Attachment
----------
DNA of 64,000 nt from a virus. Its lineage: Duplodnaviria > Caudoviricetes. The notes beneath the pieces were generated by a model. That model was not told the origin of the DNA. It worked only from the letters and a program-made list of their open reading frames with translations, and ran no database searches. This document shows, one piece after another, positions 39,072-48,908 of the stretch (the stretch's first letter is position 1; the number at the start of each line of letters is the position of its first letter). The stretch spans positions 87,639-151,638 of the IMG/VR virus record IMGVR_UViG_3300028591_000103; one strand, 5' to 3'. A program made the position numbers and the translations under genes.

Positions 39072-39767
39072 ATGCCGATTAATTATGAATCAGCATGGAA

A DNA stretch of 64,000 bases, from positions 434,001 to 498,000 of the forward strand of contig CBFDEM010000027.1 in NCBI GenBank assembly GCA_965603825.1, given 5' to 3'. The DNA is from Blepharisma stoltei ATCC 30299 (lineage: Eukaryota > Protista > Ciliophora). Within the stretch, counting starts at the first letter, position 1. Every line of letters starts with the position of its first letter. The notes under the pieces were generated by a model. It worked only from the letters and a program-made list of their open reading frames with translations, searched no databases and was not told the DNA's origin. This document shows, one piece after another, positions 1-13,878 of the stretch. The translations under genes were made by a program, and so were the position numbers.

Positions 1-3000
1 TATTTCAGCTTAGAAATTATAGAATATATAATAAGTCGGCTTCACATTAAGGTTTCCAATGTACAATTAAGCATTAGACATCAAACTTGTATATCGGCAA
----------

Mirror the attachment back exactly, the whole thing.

DNA of 64,000 nt from a virus. Its lineage: Duplodnaviria > Caudoviricetes. The notes beneath the pieces were generated by a model. That model was not told the origin of the DNA. It worked only from the letters and a program-made list of their open reading frames with translations, and ran no database searches. This document shows, one piece after another, positions 39,072-48,908 of the stretch (the stretch's first letter is position 1; the number at the start of each line of letters is the position of its first letter). The stretch spans positions 87,639-151,638 of the IMG/VR virus record IMGVR_UViG_3300028591_000103; one strand, 5' to 3'. A program made the position numbers and the translations under genes.

Positions 39072-39767
39072 ATGCCGATTAATTATGAATCAGCATGGAA

A DNA stretch of 64,000 bases, from positions 434,001 to 498,000 of the forward strand of contig CBFDEM010000027.1 in NCBI GenBank assembly GCA_965603825.1, given 5' to 3'. The DNA is from Blepharisma stoltei ATCC 30299 (lineage: Eukaryota > Protista > Ciliophora). Within the stretch, counting starts at the first letter, position 1. Every line of letters starts with the position of its first letter. The notes under the pieces were generated by a model. It worked only from the letters and a program-made list of their open reading frames with translations, searched no databases and was not told the DNA's origin. This document shows, one piece after another, positions 1-13,878 of the stretch. The translations under genes were made by a program, and so were the position numbers.

Positions 1-3000
1 TATTTCAGCTTAGAAATTATAGAATATATAATAAGTCGGCTTCACATTAAGGTTTCCAATGTACAATTAAGCATTAGACATCAAACTTGTATATCGGCAA